Wow, now this is what I call some contributed documentation!
For the past few days, we've experienced a bit of a slowdown in the timeliness of our data. To give you an idea, our normal median time between being pinged by a blog and having the data available in our index is under 7 minutes. Recently it's been running around several hours.
Unfortunately, a good deal of this is attributable to the increase of spam that's coming at us. The growing number of link farms creates a much greater load on our spiders. Even worse, when spam makes it into our databases, we need to pause our spiders while take explicit steps to purge the spam. This is a time-consuming and complicated process. Also, some of our ancillary systems, like correctly updated link counts, have taken a hit as we work through these issues. I'm sorry if your blog counts haven't been updating recently, we're working on it diligently.
We hope to be past this spate of problems in the next few days. We're continuing to work to defend our systems from spam attacks. Just as important, we're looking to the blogging community to work together to come up with comprehensive measures to address these issues. At the upcoming Spam Summit, we're looking forward to working with the best minds in our industry to do just this.
Charlie Rose had Andrew Sullivan, Ana Marie Cox, Joe Trippi, and Glenn Reynolds on his show last week, and I was pretty amazed when I watched the preview clips, and then the actual show. Here's what was highlighted by Rose (listen to the mp3, thanks, Niall!)
Rose: How do they do that, though - I mean, how do you find out people who are showing a particularly incisive mind and ability...
(Garbled as many people answer)
Reynolds: Start reading blogs, and following links, and after a while you would... I think if I had a big organization, say if I ran the New York Times or some piece of it, I would pay somebody - and you wouldn't have to pay him a lot, it's not very hard - to just plug the URL for every New York Times story into Technorati, which will then give you a list of every blog that links to that story, and see what people say. And if you find a bunch of people saying there's a mistake in it, I'd run a correction just like that, and I'd print it somewhere on the website, the blogs that pointed it out. And you would turn a bunch of adversaries into a bunch of unpaid assistant editors and fact checkers overnight. And I don't understand why more organizations don't think that way. Because, uh...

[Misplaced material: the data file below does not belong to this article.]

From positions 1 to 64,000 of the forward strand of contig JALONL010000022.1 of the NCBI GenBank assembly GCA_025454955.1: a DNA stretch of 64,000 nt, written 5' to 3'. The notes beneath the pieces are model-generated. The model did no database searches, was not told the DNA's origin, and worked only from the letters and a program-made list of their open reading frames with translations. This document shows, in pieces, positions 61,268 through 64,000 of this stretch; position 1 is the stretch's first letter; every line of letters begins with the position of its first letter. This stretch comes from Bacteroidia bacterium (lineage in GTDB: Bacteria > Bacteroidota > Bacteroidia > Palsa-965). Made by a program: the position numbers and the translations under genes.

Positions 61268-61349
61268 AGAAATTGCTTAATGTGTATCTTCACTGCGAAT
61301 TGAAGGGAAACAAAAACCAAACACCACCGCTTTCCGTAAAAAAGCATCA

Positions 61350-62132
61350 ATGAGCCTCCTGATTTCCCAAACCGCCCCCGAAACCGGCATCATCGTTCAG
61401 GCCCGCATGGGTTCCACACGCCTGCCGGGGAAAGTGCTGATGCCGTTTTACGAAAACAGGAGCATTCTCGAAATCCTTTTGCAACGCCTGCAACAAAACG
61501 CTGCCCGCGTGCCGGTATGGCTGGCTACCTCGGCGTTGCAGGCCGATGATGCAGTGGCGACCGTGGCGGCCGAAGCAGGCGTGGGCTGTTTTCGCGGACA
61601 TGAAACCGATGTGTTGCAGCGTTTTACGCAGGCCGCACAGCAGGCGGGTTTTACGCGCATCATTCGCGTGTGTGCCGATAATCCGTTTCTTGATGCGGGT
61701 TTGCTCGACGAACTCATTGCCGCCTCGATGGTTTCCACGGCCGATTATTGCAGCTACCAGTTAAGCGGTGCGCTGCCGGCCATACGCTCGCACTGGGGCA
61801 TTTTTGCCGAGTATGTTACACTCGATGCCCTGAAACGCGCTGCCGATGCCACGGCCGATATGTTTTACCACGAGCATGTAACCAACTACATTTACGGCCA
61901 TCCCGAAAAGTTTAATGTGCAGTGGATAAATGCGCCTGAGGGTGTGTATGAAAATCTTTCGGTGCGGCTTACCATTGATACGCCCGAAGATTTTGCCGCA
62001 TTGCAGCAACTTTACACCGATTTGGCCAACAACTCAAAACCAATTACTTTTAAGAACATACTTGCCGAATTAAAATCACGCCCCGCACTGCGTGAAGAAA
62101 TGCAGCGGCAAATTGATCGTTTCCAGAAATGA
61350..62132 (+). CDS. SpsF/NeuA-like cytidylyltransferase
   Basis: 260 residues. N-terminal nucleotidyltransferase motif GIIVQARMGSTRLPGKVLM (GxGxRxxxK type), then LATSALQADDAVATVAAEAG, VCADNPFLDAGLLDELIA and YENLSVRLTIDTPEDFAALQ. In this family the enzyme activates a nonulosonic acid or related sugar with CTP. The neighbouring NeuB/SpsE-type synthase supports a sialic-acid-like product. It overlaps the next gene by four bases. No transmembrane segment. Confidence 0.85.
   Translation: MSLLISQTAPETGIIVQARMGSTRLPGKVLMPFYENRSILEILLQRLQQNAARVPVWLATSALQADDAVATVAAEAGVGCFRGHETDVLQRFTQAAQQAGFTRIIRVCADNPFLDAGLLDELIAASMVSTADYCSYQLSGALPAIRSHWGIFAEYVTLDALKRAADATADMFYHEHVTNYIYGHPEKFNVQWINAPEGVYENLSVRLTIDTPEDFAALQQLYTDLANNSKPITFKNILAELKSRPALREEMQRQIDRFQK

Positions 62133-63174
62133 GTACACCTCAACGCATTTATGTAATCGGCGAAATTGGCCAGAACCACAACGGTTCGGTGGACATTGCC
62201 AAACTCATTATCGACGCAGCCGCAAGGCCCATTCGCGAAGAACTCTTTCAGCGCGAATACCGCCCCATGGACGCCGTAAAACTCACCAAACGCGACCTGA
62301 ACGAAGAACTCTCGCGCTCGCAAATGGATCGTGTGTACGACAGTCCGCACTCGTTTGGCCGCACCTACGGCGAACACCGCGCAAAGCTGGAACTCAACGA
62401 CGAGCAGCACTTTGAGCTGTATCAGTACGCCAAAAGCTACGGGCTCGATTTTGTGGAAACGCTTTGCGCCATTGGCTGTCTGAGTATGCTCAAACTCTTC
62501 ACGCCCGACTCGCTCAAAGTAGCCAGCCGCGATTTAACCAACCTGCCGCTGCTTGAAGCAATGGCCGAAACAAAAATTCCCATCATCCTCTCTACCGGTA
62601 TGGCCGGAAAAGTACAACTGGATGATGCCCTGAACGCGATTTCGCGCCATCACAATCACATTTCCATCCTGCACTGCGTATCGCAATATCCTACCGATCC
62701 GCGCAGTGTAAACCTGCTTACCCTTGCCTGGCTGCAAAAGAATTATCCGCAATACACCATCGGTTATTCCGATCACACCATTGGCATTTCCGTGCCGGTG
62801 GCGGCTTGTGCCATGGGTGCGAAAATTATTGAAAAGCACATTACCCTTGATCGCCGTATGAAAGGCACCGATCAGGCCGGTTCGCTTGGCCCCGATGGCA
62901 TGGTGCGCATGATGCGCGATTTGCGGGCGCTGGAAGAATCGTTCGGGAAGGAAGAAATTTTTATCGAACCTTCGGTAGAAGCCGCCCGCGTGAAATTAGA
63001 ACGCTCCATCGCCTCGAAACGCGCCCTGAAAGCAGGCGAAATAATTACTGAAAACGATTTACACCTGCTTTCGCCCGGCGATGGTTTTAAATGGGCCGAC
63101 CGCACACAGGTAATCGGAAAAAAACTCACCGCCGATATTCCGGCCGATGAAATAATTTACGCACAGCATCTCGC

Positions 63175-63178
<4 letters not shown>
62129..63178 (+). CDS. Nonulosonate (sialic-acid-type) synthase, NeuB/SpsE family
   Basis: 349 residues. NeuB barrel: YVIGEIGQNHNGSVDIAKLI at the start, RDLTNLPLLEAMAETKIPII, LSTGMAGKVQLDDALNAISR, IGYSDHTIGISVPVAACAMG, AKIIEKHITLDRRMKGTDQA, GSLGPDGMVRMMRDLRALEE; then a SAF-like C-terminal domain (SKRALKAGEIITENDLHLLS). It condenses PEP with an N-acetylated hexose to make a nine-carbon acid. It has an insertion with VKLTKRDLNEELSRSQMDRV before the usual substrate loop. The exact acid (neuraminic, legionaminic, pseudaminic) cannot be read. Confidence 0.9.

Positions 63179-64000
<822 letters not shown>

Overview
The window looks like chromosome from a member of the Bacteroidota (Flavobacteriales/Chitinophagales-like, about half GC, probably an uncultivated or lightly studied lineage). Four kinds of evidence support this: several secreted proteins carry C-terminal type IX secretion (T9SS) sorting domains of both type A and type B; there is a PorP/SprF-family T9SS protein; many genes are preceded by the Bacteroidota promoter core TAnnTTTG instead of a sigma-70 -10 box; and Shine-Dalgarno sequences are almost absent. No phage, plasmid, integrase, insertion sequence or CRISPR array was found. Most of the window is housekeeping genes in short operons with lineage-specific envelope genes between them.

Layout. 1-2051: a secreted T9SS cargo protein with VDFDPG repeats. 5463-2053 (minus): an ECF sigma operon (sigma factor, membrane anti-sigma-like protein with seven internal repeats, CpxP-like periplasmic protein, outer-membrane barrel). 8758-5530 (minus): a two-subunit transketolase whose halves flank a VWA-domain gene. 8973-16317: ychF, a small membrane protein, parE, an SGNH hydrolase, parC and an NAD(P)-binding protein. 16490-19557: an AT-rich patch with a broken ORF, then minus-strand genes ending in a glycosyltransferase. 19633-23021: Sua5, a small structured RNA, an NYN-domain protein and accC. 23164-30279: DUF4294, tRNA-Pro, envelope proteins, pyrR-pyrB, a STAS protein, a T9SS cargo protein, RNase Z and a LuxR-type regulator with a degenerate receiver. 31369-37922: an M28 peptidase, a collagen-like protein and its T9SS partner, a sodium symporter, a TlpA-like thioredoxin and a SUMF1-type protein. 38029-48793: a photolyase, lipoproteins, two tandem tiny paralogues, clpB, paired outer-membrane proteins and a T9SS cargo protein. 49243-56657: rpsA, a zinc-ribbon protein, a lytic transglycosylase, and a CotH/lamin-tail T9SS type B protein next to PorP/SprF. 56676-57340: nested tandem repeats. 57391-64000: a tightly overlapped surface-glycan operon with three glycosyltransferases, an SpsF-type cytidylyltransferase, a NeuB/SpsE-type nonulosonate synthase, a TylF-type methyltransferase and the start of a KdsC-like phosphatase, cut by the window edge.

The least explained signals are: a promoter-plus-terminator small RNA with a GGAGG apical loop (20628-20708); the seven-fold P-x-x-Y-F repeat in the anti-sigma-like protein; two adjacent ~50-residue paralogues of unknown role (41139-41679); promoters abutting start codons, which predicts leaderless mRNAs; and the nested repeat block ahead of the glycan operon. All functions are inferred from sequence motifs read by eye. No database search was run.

Rose: They might, after this program.
Here's the audio. Thanks again, Glenn! What a tremendously humbling experience. Thanks very much. I hope we continue to earn your praise.
I expect that he's making a major ruckus at the Pearly Gates. There's lots of good tributes out there on the web to him by writers much better than me, here's how to keep track...
Technorati is coordinating a Web Spam Squashing Summit in Sunnyvale next Thursday, February 24, and I would like to extend an invitation to all tool developers to attend. Many thanks to Yahoo! for hosting the event on their campus.